It’s the same with abortion. Christians are labouring to change laws but the real goal should be to change hearts and root causes. We should really be asking, “Why are people making that decision?” Are there socio-economic issues at play? Unless you address the “Why?”, changing laws will be a reactive band-aid solution and we’ll find in the end that we didn’t actually solve the problem.
The church is supposed to be an objective voice in society that stands for truth. Placing value on one or two issues and closing your eyes to all others isn’t objectivity. Declaring from the mountain tops every election that the right-leaning candidate is God’s appointed person and the left-leaning or centrist candidate is from the devil isn’t objectivity. Saying that you value life and then being silent when Black people are killed or having a prejudice against Muslims isn’t objectivity. And when objectivity goes, legitimacy soon follows.
Minority groups across the board, and yes, as Christians we often act like a minority group, need to stop looking for a political saviour. Over 2000 years ago the people of Israel were looking for just that. When Jesus came on the scene some people thought that he was going to be their king and overthrow the Roman government. Sounds familiar, eh? In the end they were disappointed because the plan wasn’t for him to change their socio-economic condition or to save them from an oppressive government, it was to change them and save them from themselves so they could be empowered to change their world.
Listen, I’m a Christian and a conservative, but I rediscovered my objectivity and stopped drinking the kool-aid a few years ago. My problem actually isn’t with Donald Trump, it’s with the lack of objectivity in a people that should be standing for truth; a people who should be empowered to bring change who are always looking for a political saviour. If Christians want to be taken seriously we need to recognize the importance of the various issues facing society not just the one or two that we’ve deemed important.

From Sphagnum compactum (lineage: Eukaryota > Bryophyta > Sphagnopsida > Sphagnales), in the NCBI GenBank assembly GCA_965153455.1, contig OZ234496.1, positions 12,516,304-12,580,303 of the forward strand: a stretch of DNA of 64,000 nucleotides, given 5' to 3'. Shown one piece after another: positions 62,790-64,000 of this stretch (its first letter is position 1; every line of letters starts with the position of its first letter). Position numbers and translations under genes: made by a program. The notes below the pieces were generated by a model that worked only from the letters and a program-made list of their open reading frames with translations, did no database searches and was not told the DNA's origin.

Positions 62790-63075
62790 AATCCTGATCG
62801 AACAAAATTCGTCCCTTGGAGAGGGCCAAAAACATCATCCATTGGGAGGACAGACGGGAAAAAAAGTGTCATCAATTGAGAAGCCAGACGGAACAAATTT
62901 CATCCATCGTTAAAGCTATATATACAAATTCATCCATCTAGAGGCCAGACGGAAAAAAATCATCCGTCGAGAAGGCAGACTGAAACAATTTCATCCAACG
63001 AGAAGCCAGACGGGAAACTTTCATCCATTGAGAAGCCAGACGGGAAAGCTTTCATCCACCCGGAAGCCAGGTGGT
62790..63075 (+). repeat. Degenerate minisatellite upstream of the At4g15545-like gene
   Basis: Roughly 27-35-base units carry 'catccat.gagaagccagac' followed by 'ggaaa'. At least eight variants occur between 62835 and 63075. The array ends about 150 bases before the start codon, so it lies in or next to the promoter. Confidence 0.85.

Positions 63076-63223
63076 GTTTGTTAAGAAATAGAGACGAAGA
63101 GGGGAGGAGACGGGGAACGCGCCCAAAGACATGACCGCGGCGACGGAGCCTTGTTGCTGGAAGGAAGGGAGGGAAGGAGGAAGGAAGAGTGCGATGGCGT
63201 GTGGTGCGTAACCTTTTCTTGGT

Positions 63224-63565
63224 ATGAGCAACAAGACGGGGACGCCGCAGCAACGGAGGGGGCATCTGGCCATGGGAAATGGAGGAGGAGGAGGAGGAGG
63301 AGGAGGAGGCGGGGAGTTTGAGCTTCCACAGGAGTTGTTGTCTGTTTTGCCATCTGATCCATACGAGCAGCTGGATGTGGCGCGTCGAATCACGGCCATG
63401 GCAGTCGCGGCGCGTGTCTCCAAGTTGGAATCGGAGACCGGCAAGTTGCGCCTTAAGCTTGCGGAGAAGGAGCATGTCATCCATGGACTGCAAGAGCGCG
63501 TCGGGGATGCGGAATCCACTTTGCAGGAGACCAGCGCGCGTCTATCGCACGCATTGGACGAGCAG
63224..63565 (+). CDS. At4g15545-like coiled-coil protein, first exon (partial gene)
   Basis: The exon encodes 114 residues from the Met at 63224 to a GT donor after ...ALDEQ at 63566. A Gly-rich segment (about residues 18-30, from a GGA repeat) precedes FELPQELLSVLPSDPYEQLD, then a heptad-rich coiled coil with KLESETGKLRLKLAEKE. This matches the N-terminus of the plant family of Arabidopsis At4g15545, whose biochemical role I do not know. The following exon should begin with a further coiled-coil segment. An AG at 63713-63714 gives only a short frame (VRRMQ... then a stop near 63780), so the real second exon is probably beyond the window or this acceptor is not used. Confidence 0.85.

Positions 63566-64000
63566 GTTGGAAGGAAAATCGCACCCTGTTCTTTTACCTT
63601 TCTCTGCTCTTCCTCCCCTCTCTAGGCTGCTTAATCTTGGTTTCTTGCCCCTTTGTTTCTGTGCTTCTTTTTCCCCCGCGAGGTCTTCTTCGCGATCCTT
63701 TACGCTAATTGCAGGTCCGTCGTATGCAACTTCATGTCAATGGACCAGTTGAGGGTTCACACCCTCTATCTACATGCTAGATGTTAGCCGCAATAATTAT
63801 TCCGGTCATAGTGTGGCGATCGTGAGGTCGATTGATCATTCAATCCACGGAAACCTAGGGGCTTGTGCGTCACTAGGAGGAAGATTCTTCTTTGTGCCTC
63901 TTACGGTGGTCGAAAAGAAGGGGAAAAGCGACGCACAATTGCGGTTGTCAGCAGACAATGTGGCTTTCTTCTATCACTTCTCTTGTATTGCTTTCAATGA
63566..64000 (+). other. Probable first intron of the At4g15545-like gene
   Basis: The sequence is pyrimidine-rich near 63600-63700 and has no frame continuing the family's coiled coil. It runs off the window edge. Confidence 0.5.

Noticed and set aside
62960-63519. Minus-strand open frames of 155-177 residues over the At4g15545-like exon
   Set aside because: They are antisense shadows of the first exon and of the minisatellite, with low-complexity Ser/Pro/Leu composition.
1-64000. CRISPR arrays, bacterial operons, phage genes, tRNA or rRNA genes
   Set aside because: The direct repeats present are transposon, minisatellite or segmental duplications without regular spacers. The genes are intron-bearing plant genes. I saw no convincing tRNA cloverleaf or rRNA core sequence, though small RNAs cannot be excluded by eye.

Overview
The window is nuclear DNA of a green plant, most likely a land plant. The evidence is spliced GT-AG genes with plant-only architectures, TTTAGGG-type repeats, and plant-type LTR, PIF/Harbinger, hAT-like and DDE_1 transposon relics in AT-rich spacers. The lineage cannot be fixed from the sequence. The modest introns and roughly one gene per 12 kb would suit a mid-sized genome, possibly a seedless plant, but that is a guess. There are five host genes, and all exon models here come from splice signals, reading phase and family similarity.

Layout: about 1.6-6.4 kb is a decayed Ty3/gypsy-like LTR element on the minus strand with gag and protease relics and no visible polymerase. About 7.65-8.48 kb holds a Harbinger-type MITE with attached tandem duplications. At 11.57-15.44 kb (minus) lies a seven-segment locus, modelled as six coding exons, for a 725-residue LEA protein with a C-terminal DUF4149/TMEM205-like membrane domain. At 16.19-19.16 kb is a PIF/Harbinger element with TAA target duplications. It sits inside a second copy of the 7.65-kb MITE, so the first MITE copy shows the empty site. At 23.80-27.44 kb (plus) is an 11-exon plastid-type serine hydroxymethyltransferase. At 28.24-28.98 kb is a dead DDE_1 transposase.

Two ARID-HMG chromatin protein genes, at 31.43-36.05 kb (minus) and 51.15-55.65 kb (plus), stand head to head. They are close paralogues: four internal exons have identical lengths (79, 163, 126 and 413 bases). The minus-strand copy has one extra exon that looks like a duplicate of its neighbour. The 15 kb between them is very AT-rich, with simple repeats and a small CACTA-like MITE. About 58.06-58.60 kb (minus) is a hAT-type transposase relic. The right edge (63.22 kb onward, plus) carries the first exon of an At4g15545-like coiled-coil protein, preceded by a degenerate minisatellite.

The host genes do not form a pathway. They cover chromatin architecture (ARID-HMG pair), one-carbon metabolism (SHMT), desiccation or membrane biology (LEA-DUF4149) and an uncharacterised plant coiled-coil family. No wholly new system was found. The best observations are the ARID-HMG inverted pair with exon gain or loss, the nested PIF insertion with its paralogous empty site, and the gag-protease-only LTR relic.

What minority groups fail to realize is that although in the beginning they were confined to the fringes of society by a majority group, eventually the reason why they remain a minority, fringe group is because they isolate themselves and Evangelical Christians are doing just that.
So don’t be disappointed if your saviour Donald Trump doesn’t bring about the change you were looking for. In four years you may find out what’s been proven for centuries- the government makes a poor saviour.
Reactions from our readers:
“Is it fair to ask you for a follow up article on Hillary Clinton, utilizing the same lenses that outlined many of the flaws in the Republican Party and Donald Trump?…I understand this was about the ‘church’ at the same time it pointed out flaws in one party and the issues surrounding racism. My interpretation of the article. I believe you should also take a look at the Democratic Party and the lack of support they have put forth towards the black community AND the police. Which is a big part of why this has grown. You reference P. Diddy. Which opens up Pandora’s box. Why is it acceptable for the black community to use foul language towards one another and no one cries foul? Why are the murder rates higher with the black communities? From this author’s point of view all lives matter. And the current administration in the U.S. has let the entire world down by not facing social injustices across America and in turn the ‘church’ has done the same by way of being bystanders. God has equipped us all, yet we watch as we tear each other apart.” -Jean-Yves Aubry, Ottawa, Canada